John Roddam Spencer Stanhope, _Thoughts of the Past_, exhibited 1859, oil paint on canvas, 86 x 50 cm (Tate)
Because it can take the form of sensations, images, and emotions, memory lends itself perfectly as a subject and tool for art and artists. With the idea of memory in mind, some artists try to document things exactly as they are in order to create a record for future generations. But others deliberately frame the past in different or unexpected ways to change the way we think about history. So how does art shape our collective memory of the past? And how might it inform our experience of major events in our own time?
The task of preserving memory is difficult when it comes to art, because there will inevitably be tension between an object invented by a subjective mind and the objective fact or event it is meant to depict. Even a map can be inaccurate when drawn from just one perspective. Knowing this, many artists use art to tell stories about personal and cultural memory that are open to interpretation, that reframe the past not as a fixed narrative but as a multiplicity of voices from diverse points of view. This allows us to think twice about our history and how it has been shaped, and how we might best document things to come.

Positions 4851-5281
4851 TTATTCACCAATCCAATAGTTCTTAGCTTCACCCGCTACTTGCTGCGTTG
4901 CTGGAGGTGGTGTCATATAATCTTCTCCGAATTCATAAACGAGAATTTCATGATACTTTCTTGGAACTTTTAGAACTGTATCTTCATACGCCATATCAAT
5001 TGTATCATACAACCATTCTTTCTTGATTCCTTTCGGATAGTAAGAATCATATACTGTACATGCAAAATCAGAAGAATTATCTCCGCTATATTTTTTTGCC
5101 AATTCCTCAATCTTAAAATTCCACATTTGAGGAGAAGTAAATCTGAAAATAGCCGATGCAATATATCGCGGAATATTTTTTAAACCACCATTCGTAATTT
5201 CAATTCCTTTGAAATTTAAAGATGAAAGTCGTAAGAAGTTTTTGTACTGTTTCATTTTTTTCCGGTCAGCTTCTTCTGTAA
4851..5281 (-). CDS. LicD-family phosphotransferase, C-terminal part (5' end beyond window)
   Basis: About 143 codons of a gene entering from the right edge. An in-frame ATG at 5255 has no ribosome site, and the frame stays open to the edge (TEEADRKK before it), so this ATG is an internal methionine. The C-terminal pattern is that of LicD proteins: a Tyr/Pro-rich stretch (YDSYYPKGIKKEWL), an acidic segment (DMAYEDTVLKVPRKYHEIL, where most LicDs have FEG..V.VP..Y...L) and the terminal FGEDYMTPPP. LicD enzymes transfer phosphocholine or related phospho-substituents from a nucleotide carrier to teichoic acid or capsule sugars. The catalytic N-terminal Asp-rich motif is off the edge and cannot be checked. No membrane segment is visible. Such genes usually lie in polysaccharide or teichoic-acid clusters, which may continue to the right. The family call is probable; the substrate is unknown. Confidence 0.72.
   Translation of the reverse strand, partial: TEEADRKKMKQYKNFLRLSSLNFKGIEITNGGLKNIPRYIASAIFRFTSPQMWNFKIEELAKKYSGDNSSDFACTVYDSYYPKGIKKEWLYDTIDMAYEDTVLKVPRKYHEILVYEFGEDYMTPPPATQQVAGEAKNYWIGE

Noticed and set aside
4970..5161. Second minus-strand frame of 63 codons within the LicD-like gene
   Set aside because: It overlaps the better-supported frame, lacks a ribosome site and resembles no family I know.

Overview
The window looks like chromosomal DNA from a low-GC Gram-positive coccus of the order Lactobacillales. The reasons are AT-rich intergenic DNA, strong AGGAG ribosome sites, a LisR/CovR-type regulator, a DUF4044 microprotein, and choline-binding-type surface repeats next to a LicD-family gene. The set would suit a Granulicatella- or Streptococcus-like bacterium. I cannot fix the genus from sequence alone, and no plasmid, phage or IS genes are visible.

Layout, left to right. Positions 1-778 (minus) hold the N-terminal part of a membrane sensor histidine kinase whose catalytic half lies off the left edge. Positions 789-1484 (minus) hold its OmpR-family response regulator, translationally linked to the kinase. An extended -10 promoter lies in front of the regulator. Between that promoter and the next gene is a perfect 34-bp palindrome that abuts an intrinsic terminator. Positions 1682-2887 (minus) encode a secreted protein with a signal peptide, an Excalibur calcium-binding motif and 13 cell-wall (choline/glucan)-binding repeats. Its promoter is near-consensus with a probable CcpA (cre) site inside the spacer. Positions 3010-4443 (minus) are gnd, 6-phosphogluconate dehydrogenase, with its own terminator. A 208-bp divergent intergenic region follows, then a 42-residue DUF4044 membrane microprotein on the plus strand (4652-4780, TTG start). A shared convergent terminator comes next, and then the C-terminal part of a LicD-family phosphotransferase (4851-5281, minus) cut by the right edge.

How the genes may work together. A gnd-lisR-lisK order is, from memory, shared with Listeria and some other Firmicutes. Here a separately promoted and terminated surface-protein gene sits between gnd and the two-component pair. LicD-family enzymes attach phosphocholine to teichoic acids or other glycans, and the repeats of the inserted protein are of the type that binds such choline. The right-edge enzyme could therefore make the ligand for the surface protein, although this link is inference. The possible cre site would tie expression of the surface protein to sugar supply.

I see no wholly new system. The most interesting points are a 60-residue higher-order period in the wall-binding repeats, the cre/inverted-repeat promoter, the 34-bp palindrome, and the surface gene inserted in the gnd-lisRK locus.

Some art engages with memory by trying to erase it entirely, as in the case of Michael Landy’s performance Break Down, in which he catalogued every item in his possession before destroying them in a public event. Similarly, Swiss artist Jean Tinguely was known for creating a sculptural machine that was designed to destroy itself completely. Some art, like time-based and performance art, never even exists in a fixed space and seems to disappear entirely when not being performed. But the ephemeral nature of this art only strengthens its connection with memory, which is where you could say it actually resides.